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When I reply a party invitation, I often use the following:

1) John, David, and I will be there.
2) John, David and I will be there.

I saw both very often. Which one is right? Please help.

In William Strunk, Jr. (1869–1946). The Elements of Style. 1918.
In a series of three or more terms with a single conjunction, use a comma after each term except the last.

Thus write,
red, white, and blue honest, energetic, but headstrong He opened the letter, read it, and made a note of its contents.
This is also the usage of the Government Printing Office and of the Oxford University Press.

Comments  
I personally would use the two commas ...
Both are correct. American English favours the comma; I'm not sure if British English has a preference.

There are sentences, where the comma before the "and" is essential, even if you favour leaving it out.

Listing book-titles: Jane Eyre, Romeo and Juliet, and Oliver Twist. (That would be an interesting book: "Romeo and Juliet and Oliver Twist" hehe...)

Then, there are cases, where leaving out the comma before the and causes ambiguity. I like the example given by the Oxford Dictionary of English:

Wrong: "I would like to thank my parents, Anne Smith and God." (it's: "I would like to thank my parents, Anne Smith, and God." - otherwise Anne Smith and God would be your parents.)

So, if you're already leaving out the comma before the "and" by default, there's no reason to change that (but be aware of ambiguities). If you're just learning English, though, it may be easier to make the comma before the and, as you're less likely to produce confusing sentences.
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DawnstormBoth are correct. American English favours the comma; I'm not sure if British English has a preference.

There are sentences, where the comma before the "and" is essential, even if you favour leaving it out.

Listing book-titles: Jane Eyre, Romeo and Juliet, and Oliver Twist. (That would be an interesting book: "Romeo and Juliet and Oliver Twist" hehe...)

Then, there are cases, where leaving out the comma before the and causes ambiguity. I like the example given by the Oxford Dictionary of English:

Wrong: "I would like to thank my parents, Anne Smith and God." (it's: "I would like to thank my parents, Anne Smith, and God." - otherwise Anne Smith and God would be your parents.)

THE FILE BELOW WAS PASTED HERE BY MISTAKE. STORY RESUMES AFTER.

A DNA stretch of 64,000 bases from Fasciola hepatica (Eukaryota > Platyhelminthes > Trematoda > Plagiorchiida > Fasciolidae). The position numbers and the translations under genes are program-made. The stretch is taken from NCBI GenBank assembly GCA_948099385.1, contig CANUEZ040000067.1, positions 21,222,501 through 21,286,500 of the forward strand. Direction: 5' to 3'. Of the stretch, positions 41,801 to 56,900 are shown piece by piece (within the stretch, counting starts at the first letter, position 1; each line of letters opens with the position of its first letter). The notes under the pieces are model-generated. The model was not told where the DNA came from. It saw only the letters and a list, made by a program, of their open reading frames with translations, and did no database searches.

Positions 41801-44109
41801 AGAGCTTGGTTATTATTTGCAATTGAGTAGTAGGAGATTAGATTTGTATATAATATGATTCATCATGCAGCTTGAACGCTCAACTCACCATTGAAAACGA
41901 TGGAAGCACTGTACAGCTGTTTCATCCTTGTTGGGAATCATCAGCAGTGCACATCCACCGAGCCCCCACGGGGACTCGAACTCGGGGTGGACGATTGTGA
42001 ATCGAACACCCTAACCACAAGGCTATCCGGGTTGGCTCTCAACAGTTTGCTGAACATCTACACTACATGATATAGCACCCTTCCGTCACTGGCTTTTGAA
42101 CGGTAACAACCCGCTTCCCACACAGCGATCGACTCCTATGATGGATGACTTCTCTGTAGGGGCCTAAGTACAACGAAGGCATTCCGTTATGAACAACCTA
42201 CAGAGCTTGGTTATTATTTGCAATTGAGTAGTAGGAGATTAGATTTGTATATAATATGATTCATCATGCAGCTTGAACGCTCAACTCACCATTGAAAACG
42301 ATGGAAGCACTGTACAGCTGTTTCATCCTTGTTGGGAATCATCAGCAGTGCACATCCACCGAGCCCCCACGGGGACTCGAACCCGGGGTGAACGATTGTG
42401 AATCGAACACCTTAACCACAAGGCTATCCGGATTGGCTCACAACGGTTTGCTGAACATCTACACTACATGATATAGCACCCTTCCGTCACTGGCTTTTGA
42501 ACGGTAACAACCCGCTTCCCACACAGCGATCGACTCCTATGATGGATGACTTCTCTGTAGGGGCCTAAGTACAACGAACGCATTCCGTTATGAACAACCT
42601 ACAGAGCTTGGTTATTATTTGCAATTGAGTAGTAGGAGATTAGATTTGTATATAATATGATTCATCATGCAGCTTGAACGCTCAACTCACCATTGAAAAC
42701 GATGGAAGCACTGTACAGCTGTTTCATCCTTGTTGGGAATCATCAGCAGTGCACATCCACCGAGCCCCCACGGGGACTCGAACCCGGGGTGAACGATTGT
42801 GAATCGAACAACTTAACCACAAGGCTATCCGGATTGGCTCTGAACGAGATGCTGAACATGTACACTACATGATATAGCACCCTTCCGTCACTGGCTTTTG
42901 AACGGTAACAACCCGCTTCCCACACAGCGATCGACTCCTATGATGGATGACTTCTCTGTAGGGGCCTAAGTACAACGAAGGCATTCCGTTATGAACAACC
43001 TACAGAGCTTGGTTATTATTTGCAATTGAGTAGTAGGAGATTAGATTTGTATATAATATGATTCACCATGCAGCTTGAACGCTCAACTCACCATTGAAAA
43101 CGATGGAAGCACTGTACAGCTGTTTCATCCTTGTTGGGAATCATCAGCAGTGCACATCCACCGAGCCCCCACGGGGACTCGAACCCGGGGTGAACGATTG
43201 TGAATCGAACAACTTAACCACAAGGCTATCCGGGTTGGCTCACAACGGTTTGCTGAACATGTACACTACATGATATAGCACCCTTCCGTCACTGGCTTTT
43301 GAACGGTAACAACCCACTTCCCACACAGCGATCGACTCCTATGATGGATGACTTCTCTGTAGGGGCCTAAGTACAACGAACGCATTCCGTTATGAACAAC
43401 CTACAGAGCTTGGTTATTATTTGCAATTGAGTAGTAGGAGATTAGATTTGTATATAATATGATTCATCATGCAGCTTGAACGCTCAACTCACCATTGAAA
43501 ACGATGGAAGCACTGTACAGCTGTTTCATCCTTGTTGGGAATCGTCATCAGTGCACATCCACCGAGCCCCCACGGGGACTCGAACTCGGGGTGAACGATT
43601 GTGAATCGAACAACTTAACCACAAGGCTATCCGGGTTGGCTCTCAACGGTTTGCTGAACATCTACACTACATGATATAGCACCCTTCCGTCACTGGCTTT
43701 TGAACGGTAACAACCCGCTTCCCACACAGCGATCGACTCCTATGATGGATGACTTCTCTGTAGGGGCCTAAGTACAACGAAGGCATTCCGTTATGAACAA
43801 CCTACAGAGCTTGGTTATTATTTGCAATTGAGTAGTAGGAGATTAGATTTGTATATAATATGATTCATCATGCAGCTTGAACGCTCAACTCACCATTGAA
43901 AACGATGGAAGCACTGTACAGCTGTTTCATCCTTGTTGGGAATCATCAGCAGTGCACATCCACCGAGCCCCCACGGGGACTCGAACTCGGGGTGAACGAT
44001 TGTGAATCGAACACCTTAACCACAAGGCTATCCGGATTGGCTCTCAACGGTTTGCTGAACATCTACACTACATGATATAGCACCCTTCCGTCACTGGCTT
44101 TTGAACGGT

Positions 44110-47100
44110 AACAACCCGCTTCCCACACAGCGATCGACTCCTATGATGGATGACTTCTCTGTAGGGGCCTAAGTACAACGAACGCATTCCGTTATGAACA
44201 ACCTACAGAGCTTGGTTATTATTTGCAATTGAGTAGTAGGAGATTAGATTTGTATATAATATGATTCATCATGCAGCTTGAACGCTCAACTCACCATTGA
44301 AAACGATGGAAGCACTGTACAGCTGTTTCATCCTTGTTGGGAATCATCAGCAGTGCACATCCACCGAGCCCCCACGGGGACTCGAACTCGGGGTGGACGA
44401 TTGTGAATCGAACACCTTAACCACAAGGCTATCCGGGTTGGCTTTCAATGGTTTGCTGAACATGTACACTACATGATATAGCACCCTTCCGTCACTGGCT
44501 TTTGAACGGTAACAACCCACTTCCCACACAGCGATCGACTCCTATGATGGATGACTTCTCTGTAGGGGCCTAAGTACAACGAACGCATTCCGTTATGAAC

So, if you're already leaving out the comma before the "and" by default, there's no reason to change that (but be aware of ambiguities). If you're just learning English, though, it may be easier to make the comma before the and, as you're less likely to produce confusing sentences.
I'm not sure how wide-spread it still is, but the comma before the 'and' is officially known as the Oxford comma (I suppose the reason is obvious). Reminds one of Lynne Truss' delightful Eats Shoots and Leaves, reading I would recommend on both sides of the Atlantic.
(1) John, David, and I will be there.
(2) John, David and I will be there.

I have been taught that in AmE, the comma is used before 'and' as in the example above.

In BrE, no comma is needed. And this is also what English usage books say.
PhilipI'm not sure how wide-spread it still is, but the comma before the 'and' is officially known as the Oxford comma (I suppose the reason is obvious). Reminds one of Lynne Truss' delightful Eats Shoots and Leaves, reading I would recommend on both sides of the Atlantic.
Typing "Oxford Comma" into google yields interesting articles. Thanks.

Is the book called "Eats Shoots and Leaves" or "Eats, Shoots and Leaves"? Emotion: wink
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Oxford comma
It's also known as the "serial comma".

In ordinary BrE usage (e.g. company documentation, government publications, newspapers), you rarely see the Oxford comma, unless there's a possibility of confusion.

It may turn up in publications from some university presses, however.

The same is true of -ise/-ize endings in BrE: -ise is favoured in ordinary usage, but -ize is preferred by some publishing houses, except in cases such as "advertise", "improvise", etc.

Both the Oxford comma and -ize endings were predominant in BrE publications till c.1950.

MrP
Dawnstorm
PhilipI'm not sure how wide-spread it still is, but the comma before the 'and' is officially known as the Oxford comma (I suppose the reason is obvious). Reminds one of Lynne Truss' delightful Eats Shoots and Leaves, reading I would recommend on both sides of the Atlantic.
Typing "Oxford Comma" into google yields interesting articles. Thanks.

Is the book called "Eats Shoots and Leaves" or "Eats, Shoots and Leaves"?Emotion: wink
Without the comma: the clever cover illustration has one panda walking away with a pistol in hand and another panda on a ladder whiting out the comma after "eats".
Sorry Philip, but the book is with the comma. Without the comma, the title just means that shoots and leaves are what the panda eats.
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